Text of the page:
Boeing settles with stock exchange regulator for $ 200 million

Boeing settles with stock exchange regulator for $ 200 million
Boeing settles with stock exchange regulator for $ 200 million

Aircraft manufacturer Boeing has reached a settlement of 200 million dollars (205 million euros) with the American stock exchange regulator. Former Boeing CEO Dennis Muilenburg agrees to a $1 million fine. The Securities and Exchange Commission (SEC) announced this on Thursday.

Boeing is accused of incorrectly and incompletely informing investors about the safety of its 737 MAX aircraft. With the settlement, Boeing buys out further prosecution by the SEC.

The regulator opened an investigation into the American group after two fatal accidents involving the 737 MAX in 2018 and 2019. A total of 346 people were killed in crashes in Indonesia and Ethiopia.

The SEC writes that the publicly traded company has failed to provide honest and truthful information regarding both accidents. According to the regulator, Boeing and CEO Muilenburg knew that there were safety problems with the 737 MAX after the first crash in 2018. Still, the company and the director assured the public that the aircraft was “as safe as any other aircraft”.

Information withheld

After the second crash in 2019, the group remained with this opinion, according to the regulator. For example, Muilenburg emphasized in a presentation for investors and stock analysts that Boeing had followed the correct procedure to have the 737 MAX certified. Any new aircraft must be approved by the aviation authorities of countries where it flies. At the time, the Boeing top already knew – also in writing – that the company had withheld crucial safety information from the aviation authorities.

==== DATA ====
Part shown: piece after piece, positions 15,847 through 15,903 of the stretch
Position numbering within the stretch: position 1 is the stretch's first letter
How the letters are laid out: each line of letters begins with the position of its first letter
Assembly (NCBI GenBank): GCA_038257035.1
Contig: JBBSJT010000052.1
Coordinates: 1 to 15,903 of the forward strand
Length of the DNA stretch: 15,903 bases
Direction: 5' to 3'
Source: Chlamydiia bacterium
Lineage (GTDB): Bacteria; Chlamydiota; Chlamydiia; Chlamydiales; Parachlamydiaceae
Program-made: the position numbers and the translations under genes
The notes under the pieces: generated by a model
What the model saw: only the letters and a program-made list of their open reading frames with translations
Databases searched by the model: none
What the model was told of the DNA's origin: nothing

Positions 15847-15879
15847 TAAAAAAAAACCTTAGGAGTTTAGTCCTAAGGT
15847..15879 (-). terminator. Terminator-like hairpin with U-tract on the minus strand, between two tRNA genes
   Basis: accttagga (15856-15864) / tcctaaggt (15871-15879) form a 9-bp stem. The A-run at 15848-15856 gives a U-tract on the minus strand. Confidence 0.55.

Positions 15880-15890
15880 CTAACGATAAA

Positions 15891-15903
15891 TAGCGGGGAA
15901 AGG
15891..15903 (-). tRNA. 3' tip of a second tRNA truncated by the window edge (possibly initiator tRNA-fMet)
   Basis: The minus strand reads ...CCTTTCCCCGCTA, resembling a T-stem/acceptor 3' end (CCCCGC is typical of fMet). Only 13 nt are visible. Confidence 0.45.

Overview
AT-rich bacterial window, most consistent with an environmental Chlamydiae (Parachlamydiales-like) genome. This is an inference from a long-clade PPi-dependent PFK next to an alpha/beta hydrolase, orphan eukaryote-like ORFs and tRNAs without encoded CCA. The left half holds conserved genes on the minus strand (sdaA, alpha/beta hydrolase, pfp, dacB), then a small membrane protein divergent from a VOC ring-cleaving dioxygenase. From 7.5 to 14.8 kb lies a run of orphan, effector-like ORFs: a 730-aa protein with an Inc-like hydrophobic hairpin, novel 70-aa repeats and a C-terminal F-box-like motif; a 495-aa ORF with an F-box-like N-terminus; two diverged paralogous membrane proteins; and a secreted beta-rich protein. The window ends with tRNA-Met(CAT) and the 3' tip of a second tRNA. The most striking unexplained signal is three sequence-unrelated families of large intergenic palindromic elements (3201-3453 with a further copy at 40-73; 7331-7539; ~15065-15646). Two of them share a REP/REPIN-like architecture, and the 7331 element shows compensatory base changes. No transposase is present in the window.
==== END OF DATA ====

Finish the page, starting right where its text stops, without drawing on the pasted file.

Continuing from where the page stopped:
By misleading the public and investors, Boeing and Muilenburg attempted to restore the damaged image of the manufacturer “despite being aware of incorrect information.” Boeing and Muilenburg emphasize that the settlement does not mean that they deny or admit the allegations.

An investigation revealed that both accidents were caused by a problem with an automatic flight control system. This Maneuvering Characteristics Augmentation System (MCAS) was to ensure that the 737 MAX would remain stable in flight. Instead, erroneous information from a sensor caused the noses of both crashed planes to be pushed to the ground. The pilots were unable to correct the automatic manoeuvre.

Crash in Java Sea

In October 2018, a 737 MAX aircraft of the Indonesian airline Lion Air crashed in the Java Sea. And in March 2019, the MCAS grounded an Ethiopian Airlines 737 MAX near the Ethiopian capital, Addis Ababa, with its nose in the ground.

Research commissioned by the US House of Representatives revealed not only the problem with the computer system. The report also exposed how the US aviation regulator the Federal Aviation Authority (FAA) had been cooped up by Boeing employees for years. Additional training for pilots who would fly with the MCAS was not necessary, Boeing employees told the FAA.

The SEC settlement — for misleading investors — isn’t the only lawsuit after the 737 MAX crashes. Boeing previously reached a $2.5 billion settlement (in fines and compensation) with the US Department of Justice and the FAA. Lawsuits with relatives of victims are scheduled for next year.

After both crashes, aviation authorities around the world grounded the 737 MAX for nearly two years. The fact that Boeing was not allowed to sell its intended bestseller has cost the manufacturer an estimated 20 billion dollars. The aircraft is now flying almost everywhere.

Boeing is now awaiting certification of two new types of the 737 MAX, a smaller and a larger variant of the first MAX. Irish budget airline Ryanair has been waiting for months for the larger 737 MAX-10. If certification isn’t finalized this year, Boeing fears the FAA will require the company to completely overhaul its cockpit design.

The article is in Dutch

Tags: Boeing settles stock exchange regulator million

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